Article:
Growing evidence suggests that drug habits in the UK are slowly changing, with misuse of prescription painkillers becoming more prevalent even though overall drug use continues to decline.
Meanwhile, New Psychoactive Substances (NPS) - 'legal highs' like Spice that mimic the effect of existing drugs such as cannabis, ecstasy and cocaine - continue to be widely available and widely popular.
But is drug testing in the UK, and particularly in family courts, reflecting these trends?
To best serve their clients, family lawyers and social workers need to be aware of how drugs habits are changing to ensure they are testing for the right substances.
Changing drug habits
Mounting evidence indicates that misuse of prescription drugs and NPS is a growing problem, which would suggest that drug testing in the UK also needs to adapt.
The Crime Survey for England and Wales 2017/18 looks at trends in illicit drug use among adults aged 16-59. While cannabis and cocaine are still the most commonly used drugs in the UK, the survey shows that 7% of adults admitted to taking a prescription painkiller that hadn't been prescribed to them, although they claimed to be taking it for 'medical reasons.'
A much smaller proportion (0.2%) admitted to misusing prescription painkillers solely for the feeling or experience it gave them.
Interestingly, the report highlighted increases in the use of several other less common drugs. Ketamine usage doubled year-on-year from 0.4% in 2016/17 to 0.8% in 2017/18 among 16-59-year-olds. This equates to an additional 141,000 people using the drug, the highest estimate of ketamine usage since measurement of the drug began in 2006/7.
The use of New Psychoactive Substances remained unchanged year-on-year at 0.4%; however, the report notes that there is evidence to suggest that use of NPS is particularly high in prisons and among the homeless community. As these groups aren't included in the survey, it's likely that the data 'underestimates the overall prevalence of NPS across the total population.'
While misuse of NPS remains comparatively low compared to misuse of prescription drugs, the Global Drug Survey 2018, which includes data from 130,000 respondents from 40 countries, shows that the UK ranks fifth in the world for NPS usage. The report’s authors also state that misuse of NPS and opioids like acetyl fentanyl and carfentanyl is likely to increase in future years.
An opioid epidemic
But do these stats tell the full story? The United States is said to be suffering an opioid epidemic, with more than 2m Americans dependent on prescription painkillers. While the situation in the UK is not comparable to the US, there are signs that opioid addiction is slowly becoming more prevalent.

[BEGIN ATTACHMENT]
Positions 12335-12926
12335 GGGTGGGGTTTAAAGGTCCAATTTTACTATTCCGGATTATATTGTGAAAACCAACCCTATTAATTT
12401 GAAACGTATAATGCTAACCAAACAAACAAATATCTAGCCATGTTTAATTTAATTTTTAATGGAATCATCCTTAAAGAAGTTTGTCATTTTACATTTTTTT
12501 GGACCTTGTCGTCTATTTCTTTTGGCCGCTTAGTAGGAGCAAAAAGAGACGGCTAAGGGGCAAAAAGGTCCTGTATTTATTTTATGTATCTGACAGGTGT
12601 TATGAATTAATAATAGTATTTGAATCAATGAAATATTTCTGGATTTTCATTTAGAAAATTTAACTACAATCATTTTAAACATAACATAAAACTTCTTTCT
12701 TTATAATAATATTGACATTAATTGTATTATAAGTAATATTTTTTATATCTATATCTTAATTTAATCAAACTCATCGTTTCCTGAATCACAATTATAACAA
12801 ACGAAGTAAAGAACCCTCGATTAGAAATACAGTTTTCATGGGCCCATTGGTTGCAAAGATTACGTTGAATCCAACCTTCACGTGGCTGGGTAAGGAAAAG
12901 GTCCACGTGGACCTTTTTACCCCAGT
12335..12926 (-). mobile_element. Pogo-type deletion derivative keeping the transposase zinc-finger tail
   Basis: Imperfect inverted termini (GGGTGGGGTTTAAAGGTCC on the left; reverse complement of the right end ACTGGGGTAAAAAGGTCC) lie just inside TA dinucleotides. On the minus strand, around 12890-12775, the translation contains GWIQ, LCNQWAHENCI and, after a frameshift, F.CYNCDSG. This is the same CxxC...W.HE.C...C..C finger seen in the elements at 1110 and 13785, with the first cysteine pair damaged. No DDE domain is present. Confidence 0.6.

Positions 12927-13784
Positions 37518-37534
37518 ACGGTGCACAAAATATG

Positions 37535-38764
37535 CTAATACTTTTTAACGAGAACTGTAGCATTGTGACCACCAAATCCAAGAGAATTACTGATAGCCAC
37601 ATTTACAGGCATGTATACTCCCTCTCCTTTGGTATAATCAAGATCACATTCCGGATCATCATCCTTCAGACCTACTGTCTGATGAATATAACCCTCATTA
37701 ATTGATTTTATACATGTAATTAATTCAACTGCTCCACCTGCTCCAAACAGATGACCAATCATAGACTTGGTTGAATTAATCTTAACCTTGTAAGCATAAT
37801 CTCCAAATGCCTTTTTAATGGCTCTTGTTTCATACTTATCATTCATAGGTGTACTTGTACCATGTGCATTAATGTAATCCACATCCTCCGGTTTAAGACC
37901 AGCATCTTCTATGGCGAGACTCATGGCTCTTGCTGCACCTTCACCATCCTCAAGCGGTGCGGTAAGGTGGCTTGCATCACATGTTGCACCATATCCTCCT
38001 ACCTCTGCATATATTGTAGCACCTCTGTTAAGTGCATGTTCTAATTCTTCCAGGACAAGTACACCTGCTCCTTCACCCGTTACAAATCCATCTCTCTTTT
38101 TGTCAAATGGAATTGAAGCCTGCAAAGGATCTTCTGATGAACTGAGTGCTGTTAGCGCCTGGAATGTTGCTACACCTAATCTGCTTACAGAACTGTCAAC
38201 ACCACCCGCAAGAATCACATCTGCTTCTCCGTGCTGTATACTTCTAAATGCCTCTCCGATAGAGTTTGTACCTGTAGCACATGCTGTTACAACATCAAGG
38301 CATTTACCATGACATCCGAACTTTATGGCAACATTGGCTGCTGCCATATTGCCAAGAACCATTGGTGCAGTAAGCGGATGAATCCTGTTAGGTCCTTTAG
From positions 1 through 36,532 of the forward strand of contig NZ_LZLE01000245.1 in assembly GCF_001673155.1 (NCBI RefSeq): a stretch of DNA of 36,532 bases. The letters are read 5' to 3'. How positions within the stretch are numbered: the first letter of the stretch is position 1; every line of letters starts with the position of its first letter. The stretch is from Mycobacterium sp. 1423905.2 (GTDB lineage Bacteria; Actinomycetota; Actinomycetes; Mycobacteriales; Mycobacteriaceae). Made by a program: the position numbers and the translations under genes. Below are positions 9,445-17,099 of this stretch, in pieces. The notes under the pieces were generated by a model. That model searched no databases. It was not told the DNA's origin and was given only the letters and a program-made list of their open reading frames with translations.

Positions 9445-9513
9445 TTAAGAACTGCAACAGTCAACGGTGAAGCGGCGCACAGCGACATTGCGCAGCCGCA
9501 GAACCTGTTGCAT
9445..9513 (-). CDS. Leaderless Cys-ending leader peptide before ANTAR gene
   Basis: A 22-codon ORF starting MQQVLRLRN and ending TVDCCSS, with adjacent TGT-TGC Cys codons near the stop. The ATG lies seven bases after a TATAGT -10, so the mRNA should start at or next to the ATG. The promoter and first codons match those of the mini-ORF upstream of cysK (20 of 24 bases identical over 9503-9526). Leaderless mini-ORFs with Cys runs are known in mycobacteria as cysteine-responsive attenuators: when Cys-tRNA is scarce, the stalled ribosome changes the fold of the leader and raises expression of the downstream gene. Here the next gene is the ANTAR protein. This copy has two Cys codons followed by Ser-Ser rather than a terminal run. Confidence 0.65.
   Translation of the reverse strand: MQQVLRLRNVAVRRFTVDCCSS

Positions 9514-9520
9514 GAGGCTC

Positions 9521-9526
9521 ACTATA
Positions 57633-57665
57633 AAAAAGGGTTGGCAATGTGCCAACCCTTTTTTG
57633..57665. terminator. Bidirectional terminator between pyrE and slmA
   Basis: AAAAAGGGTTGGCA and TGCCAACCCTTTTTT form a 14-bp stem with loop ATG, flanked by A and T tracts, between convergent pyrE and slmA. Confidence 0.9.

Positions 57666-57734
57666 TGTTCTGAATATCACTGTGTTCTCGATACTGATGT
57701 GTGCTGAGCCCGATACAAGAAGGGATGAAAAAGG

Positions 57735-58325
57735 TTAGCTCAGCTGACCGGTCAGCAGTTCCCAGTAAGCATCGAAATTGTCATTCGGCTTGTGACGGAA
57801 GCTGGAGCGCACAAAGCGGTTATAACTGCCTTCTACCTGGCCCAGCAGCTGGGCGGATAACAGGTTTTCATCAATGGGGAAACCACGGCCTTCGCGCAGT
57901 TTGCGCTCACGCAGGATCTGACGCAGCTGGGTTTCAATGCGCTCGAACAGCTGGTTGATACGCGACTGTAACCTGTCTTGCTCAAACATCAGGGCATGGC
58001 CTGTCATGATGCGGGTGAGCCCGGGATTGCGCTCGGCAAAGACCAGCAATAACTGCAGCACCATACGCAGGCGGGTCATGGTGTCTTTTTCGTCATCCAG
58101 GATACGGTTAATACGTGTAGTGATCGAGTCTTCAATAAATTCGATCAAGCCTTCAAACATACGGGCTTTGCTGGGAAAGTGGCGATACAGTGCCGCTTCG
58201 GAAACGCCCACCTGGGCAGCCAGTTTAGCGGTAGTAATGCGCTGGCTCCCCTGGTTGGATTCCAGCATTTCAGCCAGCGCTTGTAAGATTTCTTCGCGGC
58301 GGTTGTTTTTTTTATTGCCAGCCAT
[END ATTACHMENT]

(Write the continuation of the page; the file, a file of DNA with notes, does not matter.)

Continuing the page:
In March this year, the BBC reported on claims that the NHS was fuelling the rise in opioid addiction because doctors were too quick to prescribe painkillers. It found that GPs in England wrote 23.8m opioid-based painkiller prescriptions in 2017, some 10m more than in 2007.
The BBC's report also shows that the number of people dying from opioid-related drug misuse in England and Wales reached a record high in 2017. Partly as a result of this increase, Public Health England recently announced an investigation into the growing problem of addiction to prescription painkillers and medicines to treat anxiety and insomnia.
It's likely that the increased use of NPS and prescription drugs will begin to be felt in family court cases. You don't have to look far for anecdotal evidence of addicts getting caught in a downward spiral that ends up costing them everything.
For example, the Evening Standard's special report into opioid misuse includes an interview with a businessman who ended up becoming estranged from his wife and children due to his addiction to painkillers.
A separate report from the Guardian into the use of Spice, a common NPS, quotes one drugs charity worker as saying: "It destroys families, not just the individual."
Drug testing in the UK
As the nation’s drug habits evolve, so must the way that family lawyers and social workers test for substance abuse. Hair testing provides the most effective method of checking whether a client has been misusing drugs or alcohol, as traces will last for up to 12 months.
Hair typically grows at a rate of 1cm each month, making it possible to identify which drugs have been used within a reliable timeframe. While other methods of drug testing are available, hair testing is less invasive, gives a longer window of detection and provides more sensitive results.
However, it's not currently possible to perform a blanket test for all illegal drugs. Laboratories need to know what drugs to test for in order to find evidence of misuse.
That's why it's important for family lawyers and social workers to get as much information as possible about a client's possible drug use and be aware of the increasing prevalence of new psychoactive substances and prescription painkillers.
Only by staying alert to the UK’s changing drug habits can family lawyers ensure they are testing for the right substances, which will give them the best chance of getting an accurate picture of their client’s drug use.
To learn more about hair testing, download our Complete Guide to Hair Drug and Alcohol Testing for Social Work.
Available under Creative Commons from Eric Norris.
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